Dir. Celine Danhier, USA, 2010, 94 mins
Review by Dave Hall
This documentary charts the explosion in independent filmmaking that bubbled up from the sump of downtown New Yorkin the late 1970s and 1980s. A collaborative group of artists, musicians and filmmakers all grabbed themselves a Super 8 camera and took to the streets (and each other’s apartments), creating the No Wave/Cinema of Transgression movement, with films whose titles are a statement in themselves: Born in Flames, Go to Hell, Submit to Me Now, and John Waters’ personal favourite: They Eat Scum.
The movement was out to shock, although looking at most of the footage now it’s difficult to work up a sense of outrage. Perhaps you had to be there: these films were made as Reagan and the yuppies were moving in, and AIDS was taking hold, long before globalisation and the mass media had brought the underground into everyone’s home. It’s ironic that the most shocking footage here is used almost as backdrop:New York, an economic basket case at the time, looks like a war zone with piles of rubble where buildings ought to be and littering and looting in place of civic order.
In derelict tenements and squatted lofts, a mulch of creativity gave rise to (or at least helped along) figures such as Jim Jarmusch, Steve Buscemi, Debbie Harry and Vincent Gallo. Most are interviewed, along with surviving contemporaries but there’s no real sense of why we should consider the movement to be anything other than a filmic curiosity. Once it becomes clear that contextualised references to the punk movement or the art scene generally will be strictly rationed, Blank City starts to seem like the closed shop the movement may well have been: everyone gets a say except those who might provide a perspective.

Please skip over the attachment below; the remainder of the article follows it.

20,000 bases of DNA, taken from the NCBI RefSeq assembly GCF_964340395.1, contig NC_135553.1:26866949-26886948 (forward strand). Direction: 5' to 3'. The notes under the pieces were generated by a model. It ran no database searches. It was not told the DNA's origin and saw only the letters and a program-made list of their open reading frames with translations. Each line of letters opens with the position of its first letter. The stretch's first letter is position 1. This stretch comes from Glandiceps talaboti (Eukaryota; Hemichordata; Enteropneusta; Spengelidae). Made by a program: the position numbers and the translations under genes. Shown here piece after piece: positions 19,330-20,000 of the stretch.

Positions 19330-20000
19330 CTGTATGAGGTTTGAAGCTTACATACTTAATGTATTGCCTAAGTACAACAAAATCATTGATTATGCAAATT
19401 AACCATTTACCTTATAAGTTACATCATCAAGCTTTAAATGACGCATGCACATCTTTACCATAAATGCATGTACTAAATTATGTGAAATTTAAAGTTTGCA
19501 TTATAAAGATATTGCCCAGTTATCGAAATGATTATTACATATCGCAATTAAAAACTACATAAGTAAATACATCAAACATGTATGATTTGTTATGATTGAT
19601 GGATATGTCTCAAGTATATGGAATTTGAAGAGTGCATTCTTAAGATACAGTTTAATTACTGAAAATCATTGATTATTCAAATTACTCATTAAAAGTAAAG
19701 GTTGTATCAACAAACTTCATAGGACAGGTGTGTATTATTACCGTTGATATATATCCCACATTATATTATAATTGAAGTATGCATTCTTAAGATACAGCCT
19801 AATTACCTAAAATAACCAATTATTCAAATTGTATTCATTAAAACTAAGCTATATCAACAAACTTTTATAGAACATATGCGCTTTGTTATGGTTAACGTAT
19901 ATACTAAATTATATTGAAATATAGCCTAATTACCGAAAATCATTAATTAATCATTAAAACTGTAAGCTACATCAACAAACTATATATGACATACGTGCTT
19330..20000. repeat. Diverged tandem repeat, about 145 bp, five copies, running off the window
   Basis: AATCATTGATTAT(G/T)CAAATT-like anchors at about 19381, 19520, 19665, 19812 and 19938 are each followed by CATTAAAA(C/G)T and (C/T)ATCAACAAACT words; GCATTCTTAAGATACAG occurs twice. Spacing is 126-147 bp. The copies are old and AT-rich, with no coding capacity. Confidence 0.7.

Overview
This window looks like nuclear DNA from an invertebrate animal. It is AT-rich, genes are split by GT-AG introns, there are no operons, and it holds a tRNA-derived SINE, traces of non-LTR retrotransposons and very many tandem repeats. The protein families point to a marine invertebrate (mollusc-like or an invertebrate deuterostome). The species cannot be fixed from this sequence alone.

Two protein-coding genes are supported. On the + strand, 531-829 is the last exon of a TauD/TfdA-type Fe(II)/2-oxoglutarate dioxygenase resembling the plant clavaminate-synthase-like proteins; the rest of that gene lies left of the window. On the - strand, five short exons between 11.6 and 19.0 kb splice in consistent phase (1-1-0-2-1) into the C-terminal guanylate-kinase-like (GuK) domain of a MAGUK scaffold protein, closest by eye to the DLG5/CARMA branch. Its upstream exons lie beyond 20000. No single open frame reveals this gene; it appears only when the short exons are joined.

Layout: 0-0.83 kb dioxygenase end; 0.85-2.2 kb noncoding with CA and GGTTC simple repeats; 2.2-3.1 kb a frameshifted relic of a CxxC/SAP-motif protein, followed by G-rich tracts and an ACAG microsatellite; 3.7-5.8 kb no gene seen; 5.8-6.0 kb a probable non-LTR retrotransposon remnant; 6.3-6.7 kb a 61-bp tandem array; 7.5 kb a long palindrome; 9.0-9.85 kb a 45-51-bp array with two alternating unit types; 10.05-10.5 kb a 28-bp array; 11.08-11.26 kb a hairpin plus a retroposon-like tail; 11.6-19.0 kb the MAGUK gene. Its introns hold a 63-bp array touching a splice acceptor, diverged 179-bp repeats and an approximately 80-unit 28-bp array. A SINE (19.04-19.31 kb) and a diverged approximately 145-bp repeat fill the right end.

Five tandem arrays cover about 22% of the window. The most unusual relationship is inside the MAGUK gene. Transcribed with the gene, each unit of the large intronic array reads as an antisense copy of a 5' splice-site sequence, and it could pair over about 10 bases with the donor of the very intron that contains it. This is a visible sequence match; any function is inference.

Reductive though this is, the clips and interviewees are undoubtedly entertaining. Lydia Lunch is particularly good value, both as commentator and performer. Danhier’s decision to shoot Nick Zedd (Geek Maggot Bingo-director and free floating hate figure), and musician James Chance (Teenage Jesus and the Jerks) in gloomy medium shot adds a poignancy to their testimony. The Monty Python-esque Rome ’78, with its attempt to recreate ancient Rome on the streets of the Big Apple hints at the guerrilla filmmaking tactics often employed by the group. Richard Kern (The Right Side of My Brain, Fingered) brings home the thematic concerns of No Wave as it developed into the Cinema of Transgression: perverse sex and violence delivered with snuff movie aesthetics.
As a primer, this at least is pretty comprehensive (though no mention of, say, Abel Ferrara, also working in the city at the time). But you may be left wondering what there is to be nostalgic about: a New York on the brink of implosion, or a collection of films most of which look nigh on unwatchable from this distance? You may feel that today’s cinema is not challenging or transgressive enough, but you’d be hard put to make a case for those virtues based on Blank City.